to find Y plug into the first equation

X*Y=780

2√(130)*Y=780

Y=780/(2√(130))

Y=340/√(130)

Now to find C plug X into the cost equation.

12X+6240X^-1=C

12(2√(130))+6240(2√(130))^-1=C

24√(130)+6240/(2√(130))=C

24√(130)+3120/√(130)=C

24√(130)*√(130)/√(130)+3120/√(130)=C

24*130/√(130)+3120/√(130)=C

3120/√(130)+3120/√(130)+C

6240/√(130)=C

Now you have all your answers. Just plug into a calculator.

The $6 per foot side X=2√(130)=11.402 feet

The $4 per foot side Y=340/√(130)=29.820 feet

The total cost C=$6240/√(130)=$547.28(6 votes)

- @ 6.20 Sal simplifies 36x(5/x^2) to 180x^x-1; is someone able to explain how that works in more detail? I so confused(2 votes)
- I assume you have a typo in your question and 180x^x-1 should be 180x^-1

He multiplies the 36 and 5 together to get 180. The x up top cancels with one of the x's in the denominator so we have 180/x which can be written as 180x^(-1).

Note that the 36x(5/x^2) can be rewritten as (36)(5)(x)/(x * x) which might help you to see things.(7 votes)

- At 0 = 180/x^2 - 40x, why doesn't he simplify that to a linear equation for that to equal to 0 = 40x - 180? I don't understand why he made the highest degree of x to be cubic, not linear (as he derived the quadratic equation)(2 votes)
- This doesn't algebraically simplify to a linear equation. Multiplying both sides of 0 = 180/x^2 - 40x by x^2 (to get rid of the denominator) would give 0 = 180 - 40x^3.

Note that we expect to get a cubic because the ratio of the term -40x to the term 180/x^2 (i.e. -40x/(180/x^2)) simplifies to a constant times x^3.

Have a blessed, wonderful day!(3 votes)

- in this scenario, when it is obvious that there is a minmum and no maximum, do we still have to take the second derivitave(1 vote)
- The second derivative is rather useful when applying the Second Derivative test to a function to test for critical numbers of the derivative of that function (where the slope of the function is equal to zero) and gives you that coordinate for a possible local minimum or local maximum.(5 votes)

- How does it work out that we only get one critical point and it's exactly the one we need? Like how does that work in real life? Does it always work out like that? Maybe there is no way to minimize the cost, like there is no absolute minimum point, then what?(1 vote)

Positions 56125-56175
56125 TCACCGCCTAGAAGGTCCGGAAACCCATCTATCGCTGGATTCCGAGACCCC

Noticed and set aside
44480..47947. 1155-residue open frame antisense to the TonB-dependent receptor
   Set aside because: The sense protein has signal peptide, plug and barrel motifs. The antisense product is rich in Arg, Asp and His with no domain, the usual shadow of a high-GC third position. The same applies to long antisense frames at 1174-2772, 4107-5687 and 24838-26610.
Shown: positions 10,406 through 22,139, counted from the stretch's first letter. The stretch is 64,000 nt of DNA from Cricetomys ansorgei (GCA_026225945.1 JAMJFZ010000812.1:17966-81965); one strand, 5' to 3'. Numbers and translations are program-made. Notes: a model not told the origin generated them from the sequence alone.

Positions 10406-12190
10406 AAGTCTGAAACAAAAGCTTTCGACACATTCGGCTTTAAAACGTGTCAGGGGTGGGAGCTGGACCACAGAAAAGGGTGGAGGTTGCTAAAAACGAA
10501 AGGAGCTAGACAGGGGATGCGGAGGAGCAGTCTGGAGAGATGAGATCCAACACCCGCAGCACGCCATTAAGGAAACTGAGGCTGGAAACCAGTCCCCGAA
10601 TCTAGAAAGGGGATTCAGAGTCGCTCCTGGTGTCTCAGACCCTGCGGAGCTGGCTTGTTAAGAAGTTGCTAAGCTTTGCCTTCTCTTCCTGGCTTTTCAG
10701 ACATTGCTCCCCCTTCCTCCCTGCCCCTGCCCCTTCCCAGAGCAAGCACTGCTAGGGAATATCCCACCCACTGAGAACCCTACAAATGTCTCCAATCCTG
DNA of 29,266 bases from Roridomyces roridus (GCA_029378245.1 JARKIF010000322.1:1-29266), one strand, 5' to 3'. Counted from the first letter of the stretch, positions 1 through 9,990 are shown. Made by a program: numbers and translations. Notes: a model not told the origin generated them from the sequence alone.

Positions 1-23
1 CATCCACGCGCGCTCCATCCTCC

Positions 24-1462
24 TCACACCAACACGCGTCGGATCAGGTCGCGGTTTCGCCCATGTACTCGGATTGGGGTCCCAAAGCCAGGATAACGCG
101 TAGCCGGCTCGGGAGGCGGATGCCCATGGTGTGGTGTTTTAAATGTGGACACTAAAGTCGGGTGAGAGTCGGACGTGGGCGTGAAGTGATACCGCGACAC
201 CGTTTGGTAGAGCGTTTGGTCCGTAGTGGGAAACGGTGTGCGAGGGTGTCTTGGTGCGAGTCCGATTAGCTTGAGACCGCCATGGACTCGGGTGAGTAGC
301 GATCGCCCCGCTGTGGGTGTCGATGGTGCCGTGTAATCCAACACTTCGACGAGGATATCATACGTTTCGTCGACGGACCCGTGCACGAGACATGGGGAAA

- The answer to your question depends very much on which real-life situation we're modeling.

Some situations have no minimum solution...as a trivial example, how would you find the minimum number of basketball players on the court as a function of time? The mathematical expression of how many basketball players allowed on the court is f(t) = 5, so the minimum is constant at 5, which is the same as the maximum. Any constant function would result in the same outcome.

Some situations might have more than one minimum. I can think of a number of non-trivial real-life functions with multiple minima or maxima, which are sinusoidal in form. Can you think of such a function?(3 votes)

- Is it possible for the curve to concave downwards for both of the points we get?(2 votes)
- yea. if the graph approaches the critical point downwards and then hits it a goes down again(0 votes)

- What if the volume was not given, how do we find the height? For example, the problem just stated: For the tin can example, suppose that the cost of material for the top and bottom is twice as much as for the sides. Find the height and base radius for the cost of the material to be least. There's no way we could solve two unknown variables, right?(1 vote)
- The problem you are describing is in fact possible to solve using more advanced calculus techniques (such as Lagrange Multipliers) and is very similar to problems you will be given later in calculus.(1 vote)

## Video transcript

A rectangular storage
container with an open top needs to have a volume
of 10 cubic meters. The length of its base
is twice the width. Material for the base
costs $10 per square meter. Material for the sides
costs $6 per square meter. Find the cost of the material
for the cheapest container. So let's draw this
open storage container, this open rectangular
storage container. So it's going to
have an open top. So let me draw its open
top as good as I can. So it's going to
have an open top. That's the top of my container. And then let me draw the sides. Just like that. So it might look
something like that. And then I could draw--
and since it's open top, I can see through, I could see